Following up to last week’s post (read here). Although the constant cycle of supply and demand tends to make it unclear which process came first, in the end we can trace the inception point to supply. Supply that can be used to satisfy demand comes about through savings and so it is savings that ultimately is the source of jobs (employees are paid prior to sales). So, since the popular media tells us that corporate profits and cash on hand have never been higher, why is job growth so anemic?
There is actually a great deal of job creation (see chart), even at the height of the recession there were millions of jobs being created. Unfortunately, more were being destroyed. However, it is misleading to suggest there are few jobs being created. Further investigation of the chart reveals that job growth rates have been trending downward for the last 12 years (no BLS data for this statistic exists prior to 1992). Why would this be?
1) Regulation: regulation hinders jobs in three ways: (a) it acts as a stealth tax by increasing dead-weight costs (for example, a report last year by the House Government Oversight and Reform Committee stated the Obama administration has established nearly 300 new regulations that will cost businesses an additional $60 billion each year), (b) it acts as a barrier to new firms that would otherwise compete with established firms either by criminalizing innovative ideas or imposing paperwork compliance costs that are disproportionately burdensome to smaller business and (c) in some cases it simply outlaws entirely certain types of business (see the Lacey Act as one example). To illustrate point B consider the following: where would Apple be today if Microsoft had encouraged regulations that required competitors to conform to their standards. It would be illegal for Apple to innovate and thus deviate from those “standards”… and we’d all be running Windows 95 while listening to our Zunes and the iPad would be mere fanciful sci-fi fodder. Because the computer industry is relatively unregulated, there has been tremendous innovation and growth. But in other heavily regulated sectors (health insurance, agriculture, automotive, etc.) there is little to no innovation because bureaucratic micromanagement simply does not allow it. Without innovation there is no growth and without growth there is no reason to have a new job.
2) Risk: Many of those in government condescendingly dismiss the idea that risk arising from unknown tax costs contributes to slow job growth. Their condescension is rooted in ignorance of the real world, a world where risk is a constant companion. But in the government’s ivory tower that companion is nowhere to be found. Their obliviousness to risk is apparent in the squandering of other people’s money on “good ideas” that ultimately fail and for which they have zero accountability. Although taxes were higher in the 1990’s, at least they were stable. Tax rates that vary year to year on the whim of Congress are more destructive than high taxes as people focus their energy on gaming the tax system rather than in pursuing productive goals. Think of it like this: what if the final price for a car you bought today would not be revealed to you until 5 years from now. You would start your monthly payments now and at the end of 5 years you’ll either have it paid off or owe a whole lot more. How likely are you going to buy a car with that level of cost risk? Likewise, those with money to invest in new jobs also will wait until they can be certain of the final costs. Risk makes people cautious… unstable tax policies that increase financial risk will increase cautiousness.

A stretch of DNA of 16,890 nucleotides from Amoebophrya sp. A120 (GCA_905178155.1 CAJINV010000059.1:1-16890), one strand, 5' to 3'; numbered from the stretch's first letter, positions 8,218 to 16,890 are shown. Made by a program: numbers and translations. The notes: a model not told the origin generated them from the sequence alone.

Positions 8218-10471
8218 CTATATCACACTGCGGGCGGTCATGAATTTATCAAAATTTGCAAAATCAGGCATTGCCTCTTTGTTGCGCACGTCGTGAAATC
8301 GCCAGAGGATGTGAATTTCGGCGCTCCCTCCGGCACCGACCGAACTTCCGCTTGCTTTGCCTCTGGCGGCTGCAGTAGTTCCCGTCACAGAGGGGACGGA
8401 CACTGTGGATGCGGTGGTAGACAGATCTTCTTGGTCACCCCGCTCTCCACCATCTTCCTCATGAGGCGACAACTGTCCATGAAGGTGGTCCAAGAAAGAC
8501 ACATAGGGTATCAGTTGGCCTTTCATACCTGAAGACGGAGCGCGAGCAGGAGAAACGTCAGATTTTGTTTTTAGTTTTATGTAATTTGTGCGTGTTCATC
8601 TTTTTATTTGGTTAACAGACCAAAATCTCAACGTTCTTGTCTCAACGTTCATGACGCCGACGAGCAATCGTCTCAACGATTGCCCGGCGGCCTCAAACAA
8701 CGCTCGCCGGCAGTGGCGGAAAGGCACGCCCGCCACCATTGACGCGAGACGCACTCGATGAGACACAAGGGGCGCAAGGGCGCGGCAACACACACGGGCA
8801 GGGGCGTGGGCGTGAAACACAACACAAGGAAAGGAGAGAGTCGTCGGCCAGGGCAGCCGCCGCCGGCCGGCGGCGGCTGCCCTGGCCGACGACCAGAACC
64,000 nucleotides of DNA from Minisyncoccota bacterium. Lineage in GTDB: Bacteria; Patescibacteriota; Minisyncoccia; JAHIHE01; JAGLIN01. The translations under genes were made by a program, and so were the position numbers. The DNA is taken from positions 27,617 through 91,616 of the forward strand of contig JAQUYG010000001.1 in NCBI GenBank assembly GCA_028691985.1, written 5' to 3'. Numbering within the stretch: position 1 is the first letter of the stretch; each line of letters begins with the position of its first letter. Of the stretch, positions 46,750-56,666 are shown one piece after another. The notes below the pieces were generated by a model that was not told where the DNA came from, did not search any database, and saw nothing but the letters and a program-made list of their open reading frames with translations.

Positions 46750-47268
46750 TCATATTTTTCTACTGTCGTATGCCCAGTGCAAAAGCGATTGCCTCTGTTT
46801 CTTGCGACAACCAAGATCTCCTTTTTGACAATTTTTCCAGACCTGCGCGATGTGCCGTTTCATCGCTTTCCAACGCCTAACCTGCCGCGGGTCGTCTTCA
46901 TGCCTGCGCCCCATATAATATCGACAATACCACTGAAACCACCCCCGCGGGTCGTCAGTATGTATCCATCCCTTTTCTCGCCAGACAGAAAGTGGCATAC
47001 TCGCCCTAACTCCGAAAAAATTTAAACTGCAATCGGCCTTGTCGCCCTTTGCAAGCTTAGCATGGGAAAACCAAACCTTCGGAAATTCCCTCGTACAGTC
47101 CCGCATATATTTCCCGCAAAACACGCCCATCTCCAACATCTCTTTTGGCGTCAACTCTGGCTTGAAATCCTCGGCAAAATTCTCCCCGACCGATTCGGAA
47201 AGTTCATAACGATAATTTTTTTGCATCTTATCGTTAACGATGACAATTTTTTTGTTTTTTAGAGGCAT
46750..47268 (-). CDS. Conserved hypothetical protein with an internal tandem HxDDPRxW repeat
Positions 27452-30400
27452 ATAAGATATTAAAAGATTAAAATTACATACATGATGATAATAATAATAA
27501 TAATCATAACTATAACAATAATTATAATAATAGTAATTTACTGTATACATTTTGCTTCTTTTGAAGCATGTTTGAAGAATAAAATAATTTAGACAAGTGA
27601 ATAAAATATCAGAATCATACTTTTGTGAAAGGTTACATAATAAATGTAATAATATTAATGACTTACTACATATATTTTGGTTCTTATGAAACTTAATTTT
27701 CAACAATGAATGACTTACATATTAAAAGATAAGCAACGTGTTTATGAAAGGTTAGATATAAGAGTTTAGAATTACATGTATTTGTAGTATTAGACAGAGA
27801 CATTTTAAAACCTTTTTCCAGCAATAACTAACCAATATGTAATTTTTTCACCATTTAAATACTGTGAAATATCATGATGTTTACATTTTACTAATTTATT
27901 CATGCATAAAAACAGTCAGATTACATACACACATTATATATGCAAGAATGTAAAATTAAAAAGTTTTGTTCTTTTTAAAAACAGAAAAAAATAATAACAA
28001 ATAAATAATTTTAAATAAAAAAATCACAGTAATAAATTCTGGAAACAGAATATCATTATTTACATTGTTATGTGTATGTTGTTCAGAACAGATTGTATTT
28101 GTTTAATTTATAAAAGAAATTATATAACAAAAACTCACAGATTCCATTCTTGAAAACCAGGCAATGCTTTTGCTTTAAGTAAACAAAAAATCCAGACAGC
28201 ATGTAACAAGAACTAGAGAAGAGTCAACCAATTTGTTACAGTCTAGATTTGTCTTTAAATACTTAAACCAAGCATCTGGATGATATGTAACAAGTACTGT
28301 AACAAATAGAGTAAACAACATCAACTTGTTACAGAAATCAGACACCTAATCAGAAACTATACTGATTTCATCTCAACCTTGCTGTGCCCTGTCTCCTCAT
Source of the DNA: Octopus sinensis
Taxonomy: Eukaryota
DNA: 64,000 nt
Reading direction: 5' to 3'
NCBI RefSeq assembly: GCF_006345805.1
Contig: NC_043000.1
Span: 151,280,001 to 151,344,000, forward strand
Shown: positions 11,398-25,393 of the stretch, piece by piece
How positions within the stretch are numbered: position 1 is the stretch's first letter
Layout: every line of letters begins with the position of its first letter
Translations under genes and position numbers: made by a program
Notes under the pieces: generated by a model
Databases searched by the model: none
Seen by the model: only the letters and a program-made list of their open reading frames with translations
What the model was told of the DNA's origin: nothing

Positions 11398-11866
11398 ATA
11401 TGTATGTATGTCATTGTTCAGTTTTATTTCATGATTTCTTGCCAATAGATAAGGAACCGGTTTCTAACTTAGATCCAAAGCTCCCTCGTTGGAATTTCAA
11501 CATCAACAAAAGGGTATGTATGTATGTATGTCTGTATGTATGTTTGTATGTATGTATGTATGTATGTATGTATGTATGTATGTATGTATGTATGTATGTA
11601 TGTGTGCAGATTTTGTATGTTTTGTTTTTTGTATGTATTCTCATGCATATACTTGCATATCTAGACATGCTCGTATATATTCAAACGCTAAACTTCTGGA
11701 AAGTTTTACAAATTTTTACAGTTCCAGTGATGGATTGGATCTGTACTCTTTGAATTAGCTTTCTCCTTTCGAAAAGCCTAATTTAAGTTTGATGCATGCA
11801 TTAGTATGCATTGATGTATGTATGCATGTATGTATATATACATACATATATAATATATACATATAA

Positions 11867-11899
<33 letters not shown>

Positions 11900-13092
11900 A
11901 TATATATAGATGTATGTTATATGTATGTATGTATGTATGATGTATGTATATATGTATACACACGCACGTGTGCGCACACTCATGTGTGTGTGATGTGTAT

Risk makes people cautious… unstable tax policies that increase financial risk will increase cautiousness.
3) Training: the stock bubble destroyed financial capital, however the housing bubble destroyed financial & human capital. Financial capital destruction can be swept under the inflationary rug through Federal Reserve printing press slight of hand, however there is no keystroke subterfuge that can wipe away the years people spent training and gaining experience in construction and related industries. In short, human capital was misallocated into the wrong sectors of the economy. The government operated a national multi-year housing circus financed with artificially suppressed interest rates and the implied moral hazard of “too big to fail”. People were attracted to that monetary opportunity like flies to honey. But then overnight the government flipped the switch and the circus went dark. Now the circus participants must spend years retraining. Training takes time.
Ultimately the market can heal itself if the price mechanism is left to operate free of government manipulation or interference (the mechanism whereby wages for high demand jobs will rise and thus attract people to train for those sectors). Propping up burst economic sectors or inflating new ones will only postpone the fever that ultimately is needed to cure the economy and restore healthy job growth.